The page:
Both Nicholas and Alex ultimately would like to attend graduate school. For Nicholas, “being able to participate in the Cell and Molecular Visualization REU program at Brandeis has been a great opportunity for me to diversify my knowledge and skill set in scientific research prior to applying for graduate school next year. This It has been a great way for me to gain experience in a new area of research that I am interested in and to become part of a different scientific community.”

The REU students are hard at work wrapping up their research and preparing their posters for the SciFest 2016 poster session that is scheduled for Thursday, August 4.

2016 Summer MRSEC Undergraduate Research Fellowships (SMURF)

The Division of Science wishes to announce that, in 2016, we will offer five Summer MRSEC Undergraduate Research Fellowships for Brandeis students doing undergraduate research, sponsored by the Brandeis Materials Research Science and Engineering Center.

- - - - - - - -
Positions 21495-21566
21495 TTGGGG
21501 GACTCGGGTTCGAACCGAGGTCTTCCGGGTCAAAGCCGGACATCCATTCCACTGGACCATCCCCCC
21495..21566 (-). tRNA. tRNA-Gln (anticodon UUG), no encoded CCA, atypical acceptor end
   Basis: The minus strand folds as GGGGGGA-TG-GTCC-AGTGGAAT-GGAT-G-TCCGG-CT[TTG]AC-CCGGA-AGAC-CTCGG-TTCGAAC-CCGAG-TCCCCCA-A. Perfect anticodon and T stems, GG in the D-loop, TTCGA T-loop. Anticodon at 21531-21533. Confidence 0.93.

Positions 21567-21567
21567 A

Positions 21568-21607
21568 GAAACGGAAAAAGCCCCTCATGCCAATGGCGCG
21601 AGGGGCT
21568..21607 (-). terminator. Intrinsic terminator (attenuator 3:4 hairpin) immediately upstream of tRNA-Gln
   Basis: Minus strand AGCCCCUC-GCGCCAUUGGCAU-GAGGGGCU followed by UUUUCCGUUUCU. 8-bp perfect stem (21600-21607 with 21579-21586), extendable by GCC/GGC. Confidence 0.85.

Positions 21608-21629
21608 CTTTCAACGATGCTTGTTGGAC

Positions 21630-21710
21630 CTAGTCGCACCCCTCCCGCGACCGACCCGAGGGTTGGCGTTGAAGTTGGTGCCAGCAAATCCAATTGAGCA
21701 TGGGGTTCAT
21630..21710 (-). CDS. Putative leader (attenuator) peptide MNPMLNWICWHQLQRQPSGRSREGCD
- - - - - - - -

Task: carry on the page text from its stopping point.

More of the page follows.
The due date for applications is February 24, 2016, at 6:00 PM EST.

SMURF Fellowships will provide $5000 in stipend support to allow students to do summer research in MRSEC labs (housing support is not included). Students are eligible if they will be rising Brandeis sophomores, juniors, or seniors in Summer 2016 (classes of ’17, ’18, and ’19). No prior lab experience is required. A commitment from a Brandeis MRSEC member to serve as your mentor in Summer 2016 is required.

mrsec-studentThe Division of Science Summer Program will run from May 31 – August 5, 2016. Recipients are expected to be available to do full time laboratory research during that period, and must commit to presenting a poster at the final poster session (SciFest VI) on Aug 4, 2016. Five positions are available.

To apply, the application form is online: http://goo.gl/forms/ksygMGGu3p (Brandeis login required).

Questions that are not answered in the online FAQ may be addressed to Steven Karel <divsci at brandeis.edu>. Additionally, there will be a question-and-answer session about summer research funding applications on Thursday, Jan 14 at 5 pm in Gerstenzang 123.